Ten? One? Zero?

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19. barry on April 5, 2011 6:03 PM writes...

Cancer cells tend to accumulate mutations. That's not news. We learned with CML that a SINGLE genetic event (forming the "philadelphia chromosome") is enough to give rise to a cancer which will eventually have hundreds or thousands of mutations. Still, treatment with imatinib EARLY, when the single mutation is driving the disease is astonishingly efficacious.
As long as we run our first clinical trial only in old, refractory cancers that have accumulated hundreds of mutations, the chance of seeing any signal of efficacy is lousy. We need to learn from Gleevec. The population in which you can see efficacy (and the population you can save) is the population of very early cancers which are still driven by one or two mutations.

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20. RKN on April 5, 2011 6:21 PM writes...

Very similar to what was done years ago in breast & colorectal cancer ("The consensus coding sequences of human breast and colorectal cancers.", Sjoblom et al., Science, 2006)

Few driver genes found to be common to all tumors. Check. Disparate driver genes collapse to fewer pathways. Check.

Still, without a more thorough understanding what's going on at the level of the proteome (molecular networks), more full genome screens alone will move us no closer to understanding the common (if any) dys-functions of cancer cells.

1000 more samples w/matched controls will only confirm what we already suspect is true - "Yes, cancer is complicated" - and leave us scratching our collective heads, I'm afraid. We need integrative systems biology approaches to have a fighting chance at understanding *functionally* what's going on to trigger and sustain these tumors.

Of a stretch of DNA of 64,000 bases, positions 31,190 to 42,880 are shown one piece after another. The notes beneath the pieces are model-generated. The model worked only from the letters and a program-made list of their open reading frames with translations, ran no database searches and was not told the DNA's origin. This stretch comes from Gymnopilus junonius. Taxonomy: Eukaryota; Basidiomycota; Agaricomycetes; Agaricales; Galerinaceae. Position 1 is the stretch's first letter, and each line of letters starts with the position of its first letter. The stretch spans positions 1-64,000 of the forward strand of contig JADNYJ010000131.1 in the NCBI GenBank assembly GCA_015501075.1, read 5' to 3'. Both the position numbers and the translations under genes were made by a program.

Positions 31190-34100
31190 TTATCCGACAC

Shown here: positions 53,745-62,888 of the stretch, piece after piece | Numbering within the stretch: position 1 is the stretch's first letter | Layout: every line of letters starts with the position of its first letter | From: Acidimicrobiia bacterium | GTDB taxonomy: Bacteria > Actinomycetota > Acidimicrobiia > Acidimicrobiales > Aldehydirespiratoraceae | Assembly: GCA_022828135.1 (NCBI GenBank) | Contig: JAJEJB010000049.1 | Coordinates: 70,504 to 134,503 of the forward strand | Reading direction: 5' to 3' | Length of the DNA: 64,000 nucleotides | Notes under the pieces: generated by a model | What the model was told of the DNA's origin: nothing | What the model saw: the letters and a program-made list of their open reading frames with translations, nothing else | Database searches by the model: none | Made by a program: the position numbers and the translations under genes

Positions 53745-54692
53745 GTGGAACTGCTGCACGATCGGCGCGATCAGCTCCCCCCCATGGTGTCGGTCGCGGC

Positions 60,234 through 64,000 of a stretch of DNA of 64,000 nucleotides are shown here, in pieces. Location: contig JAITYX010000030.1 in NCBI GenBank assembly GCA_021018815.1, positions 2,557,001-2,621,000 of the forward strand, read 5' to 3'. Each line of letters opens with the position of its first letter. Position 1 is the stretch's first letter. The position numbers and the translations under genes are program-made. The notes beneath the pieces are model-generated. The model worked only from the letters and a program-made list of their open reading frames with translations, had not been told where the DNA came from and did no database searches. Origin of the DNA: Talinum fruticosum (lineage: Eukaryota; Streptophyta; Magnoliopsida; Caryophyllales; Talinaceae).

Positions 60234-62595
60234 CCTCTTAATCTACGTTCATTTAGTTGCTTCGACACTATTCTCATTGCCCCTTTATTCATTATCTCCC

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21. cliffintokyo on April 5, 2011 6:54 PM writes...

Perhaps it's time to focus research more on stimulating each patient's own immune system to recognize and fight off that patient's own unique mutated cancerous lesions. Patient-specific vaccines anybody?

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22. anonymouse on April 6, 2011 8:31 AM writes...

So how many hundreds of years away these days is it until we have nanotech? Seems like this study shows that "cancer" is the generic result of transcription errors, however and wherever they occur, no? We need better error checking in our cells.

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23. Rick on April 6, 2011 9:48 AM writes...

I just love this new trend of using the word "complex" to refer to things that we used to call just plain "sloppy", as in "Handling of mortgage backed securities, such as collateralized debt obligations is very complex."

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24. Celbio on April 6, 2011 9:48 AM writes...